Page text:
IMAGE (kitchen and bedroom fittings)
I was never interested in getting a driving licence. It was an ethical
decision. I wanted to avoid contributing to the pollution of the inner
city by using bikes, buses and trains wherever possible. When travelling
further afield I seemed to have a magic thumb for hitchhiking. I would
often wait a few minutes and get one lift right to my destination. Louis
also had an aversion to motor vehicle ownership. It was a challenge getting
the double bass on and off public transport, but there you go: Sometimes
a stance just had to be taken.
Gene had a licence but didn't have a van. Xero had a licence but his
van was about to be given the last rites. We were in a bind and needed
to get creative. We would have to beg, steal, borrow or - horror of horrors
- hire a vehicle big enough to take the four of us and all the gear to
Koln and back, via Calais, Amsterdam and Ghent.
Heinz would organise a tour bus from Koln, so all we had to do was get
from Leeds to there. The problem was that none of us, it seemed, had
anywhere near enough readies. Sure, we were all due to return to Leeds
in three month's time absolutely loaded, but the Nat West manager was,
especially in Leeds, rightly sceptical about promises of future earnings
from music business ventures.
We were stumped. Lame jokes about robbing a bank started to bob to the
surface like turds in a municipal swimming pool. Xero, Sally, Louis and
I were taken aback and somewhat puzzled when Gene went off in what we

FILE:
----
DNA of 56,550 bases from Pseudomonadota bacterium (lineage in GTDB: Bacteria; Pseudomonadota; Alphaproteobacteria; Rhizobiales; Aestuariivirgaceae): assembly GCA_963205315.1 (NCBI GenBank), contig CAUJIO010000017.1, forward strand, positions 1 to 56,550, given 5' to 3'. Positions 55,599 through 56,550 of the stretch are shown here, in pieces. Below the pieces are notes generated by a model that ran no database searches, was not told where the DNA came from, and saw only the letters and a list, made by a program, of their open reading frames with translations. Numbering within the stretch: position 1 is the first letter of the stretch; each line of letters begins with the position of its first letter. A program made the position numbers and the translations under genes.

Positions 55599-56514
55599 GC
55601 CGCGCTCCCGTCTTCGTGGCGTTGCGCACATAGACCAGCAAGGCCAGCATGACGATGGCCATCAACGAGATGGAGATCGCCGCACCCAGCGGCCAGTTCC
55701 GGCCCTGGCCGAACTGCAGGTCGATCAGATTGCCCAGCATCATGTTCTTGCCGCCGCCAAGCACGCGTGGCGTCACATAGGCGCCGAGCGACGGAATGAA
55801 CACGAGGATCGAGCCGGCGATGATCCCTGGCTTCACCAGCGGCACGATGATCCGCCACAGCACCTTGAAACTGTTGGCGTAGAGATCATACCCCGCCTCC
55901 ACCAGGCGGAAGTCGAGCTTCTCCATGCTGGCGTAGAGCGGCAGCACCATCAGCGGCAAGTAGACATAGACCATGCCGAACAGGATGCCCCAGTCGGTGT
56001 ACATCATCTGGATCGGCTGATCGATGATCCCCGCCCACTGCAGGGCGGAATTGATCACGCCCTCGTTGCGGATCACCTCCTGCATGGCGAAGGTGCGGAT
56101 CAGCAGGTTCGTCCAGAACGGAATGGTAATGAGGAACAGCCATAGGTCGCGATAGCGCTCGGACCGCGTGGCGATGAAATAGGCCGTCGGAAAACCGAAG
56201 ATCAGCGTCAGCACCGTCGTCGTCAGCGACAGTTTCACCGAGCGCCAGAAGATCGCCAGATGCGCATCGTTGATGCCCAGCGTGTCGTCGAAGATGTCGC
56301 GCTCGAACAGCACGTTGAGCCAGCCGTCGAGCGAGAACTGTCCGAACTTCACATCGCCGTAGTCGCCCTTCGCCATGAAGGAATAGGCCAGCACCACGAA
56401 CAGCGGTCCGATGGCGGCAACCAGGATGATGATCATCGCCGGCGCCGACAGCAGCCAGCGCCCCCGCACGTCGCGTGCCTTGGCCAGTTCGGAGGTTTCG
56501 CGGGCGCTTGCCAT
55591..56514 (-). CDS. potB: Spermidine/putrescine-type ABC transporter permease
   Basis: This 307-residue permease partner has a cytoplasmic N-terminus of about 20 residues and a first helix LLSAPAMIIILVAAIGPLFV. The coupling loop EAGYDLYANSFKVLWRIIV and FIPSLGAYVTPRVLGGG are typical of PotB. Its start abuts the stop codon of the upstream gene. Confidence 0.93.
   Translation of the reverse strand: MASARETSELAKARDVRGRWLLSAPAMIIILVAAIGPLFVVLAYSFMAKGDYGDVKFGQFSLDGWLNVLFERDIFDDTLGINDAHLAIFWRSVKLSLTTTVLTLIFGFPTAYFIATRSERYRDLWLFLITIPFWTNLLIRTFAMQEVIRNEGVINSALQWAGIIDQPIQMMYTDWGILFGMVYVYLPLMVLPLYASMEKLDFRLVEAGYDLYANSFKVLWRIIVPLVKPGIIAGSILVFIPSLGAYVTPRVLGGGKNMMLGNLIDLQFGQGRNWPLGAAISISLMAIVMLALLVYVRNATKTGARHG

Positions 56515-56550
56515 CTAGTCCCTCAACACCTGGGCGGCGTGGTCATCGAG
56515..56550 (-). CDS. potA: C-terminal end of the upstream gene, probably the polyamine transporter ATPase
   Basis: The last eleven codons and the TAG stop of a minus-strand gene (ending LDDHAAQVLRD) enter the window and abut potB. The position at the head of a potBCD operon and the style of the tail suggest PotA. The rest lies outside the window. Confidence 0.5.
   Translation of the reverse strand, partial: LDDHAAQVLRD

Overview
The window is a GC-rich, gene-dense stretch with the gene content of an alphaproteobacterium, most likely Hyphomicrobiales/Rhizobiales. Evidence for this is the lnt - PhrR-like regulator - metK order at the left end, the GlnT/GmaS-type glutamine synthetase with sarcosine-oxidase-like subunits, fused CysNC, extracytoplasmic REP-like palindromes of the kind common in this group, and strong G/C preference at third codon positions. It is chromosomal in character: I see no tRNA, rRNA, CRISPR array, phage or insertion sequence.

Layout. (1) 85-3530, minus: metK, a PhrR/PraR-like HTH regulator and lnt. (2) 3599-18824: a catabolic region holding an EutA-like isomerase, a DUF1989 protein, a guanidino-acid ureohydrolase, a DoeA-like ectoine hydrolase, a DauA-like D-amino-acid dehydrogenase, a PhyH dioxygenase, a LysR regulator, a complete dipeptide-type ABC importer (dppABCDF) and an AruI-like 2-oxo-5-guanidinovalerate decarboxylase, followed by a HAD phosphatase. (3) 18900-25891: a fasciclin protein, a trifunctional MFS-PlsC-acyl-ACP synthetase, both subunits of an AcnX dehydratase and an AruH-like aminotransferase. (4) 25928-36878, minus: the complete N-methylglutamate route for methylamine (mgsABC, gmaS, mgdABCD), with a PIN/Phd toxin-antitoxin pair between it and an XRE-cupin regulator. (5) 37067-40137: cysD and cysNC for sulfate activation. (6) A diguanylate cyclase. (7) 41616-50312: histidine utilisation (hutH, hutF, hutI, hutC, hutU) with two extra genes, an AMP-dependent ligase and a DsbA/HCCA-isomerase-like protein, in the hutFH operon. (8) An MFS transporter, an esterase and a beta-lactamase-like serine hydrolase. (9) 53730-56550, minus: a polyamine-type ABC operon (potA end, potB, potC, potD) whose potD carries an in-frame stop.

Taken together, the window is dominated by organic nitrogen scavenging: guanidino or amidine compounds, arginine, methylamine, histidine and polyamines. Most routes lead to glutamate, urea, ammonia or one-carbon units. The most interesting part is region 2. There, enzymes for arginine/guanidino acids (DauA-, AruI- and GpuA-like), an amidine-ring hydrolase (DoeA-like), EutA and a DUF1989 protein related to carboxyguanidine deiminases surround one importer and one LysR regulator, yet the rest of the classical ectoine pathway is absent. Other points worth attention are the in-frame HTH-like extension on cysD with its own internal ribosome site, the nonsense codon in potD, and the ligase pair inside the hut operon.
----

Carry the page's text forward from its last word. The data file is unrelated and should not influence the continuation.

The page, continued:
feared was a petulant mood saying "Don't any of you lot worry
about a thing. Just put your bloody feet up and take it easy!"
In a couple of hours he was back. Hearing a horn blaring, we all emerged
into the street to see him pulling up in a green transit van, looking
immensely smug and self-satisfied. On the sides of the van were the words " IMAGE
- Kitchen and Bedroom Fittings " and an address and phone number
in Armley, should you need your house refurnishing. Our collective relief
was as palpable as our amusement.
"How did you manage this?" asked Xero, agog.
"You been selling your body?" asked Louis with a smirk.
"I've been saving up busking money while you lot
have been blowing it on beer and dope" Velocette said, the sanctimonious
" S'pose we'll let you off for always having short arms and deep pockets
at the pub then" Xero retorted.
In a matter of minutes, the van was loaded up with instruments, amplifiers
and kit bags. When we were all wedged in as well the van began to sag
on its springs. Gene was in what was to become his perennial place, at
the wheel, biceps flexed. Xero was by the open passenger window, eyes
peeled for waterways into which the van might fall. Louis was sandwiched
between the two of them.
I was sitting in the back, squashed between the 'coffin' (Louis's double
bass case) and a very bony Marshall amp. As we got going, I braced against
the cold draught whistling through the rust holes in the side of the
van. Perched on top of a metal ammo box (which contained Xero's odds
and ends) was Eric. He was holding on to the roof for grim life, hitching
a lift as far as the M25 orbital around London.
We always made a point of going around London. It just seemed to get
in the way when we were trying to get to the European mainland where
The Works were infinitely better understood. For now though, the five
of us were finally leaving Leeds. We wound our way through the devastated
post-industrial rubble-strewn rump of the city south of the river, to
where the M1 would carry us off on Tour.
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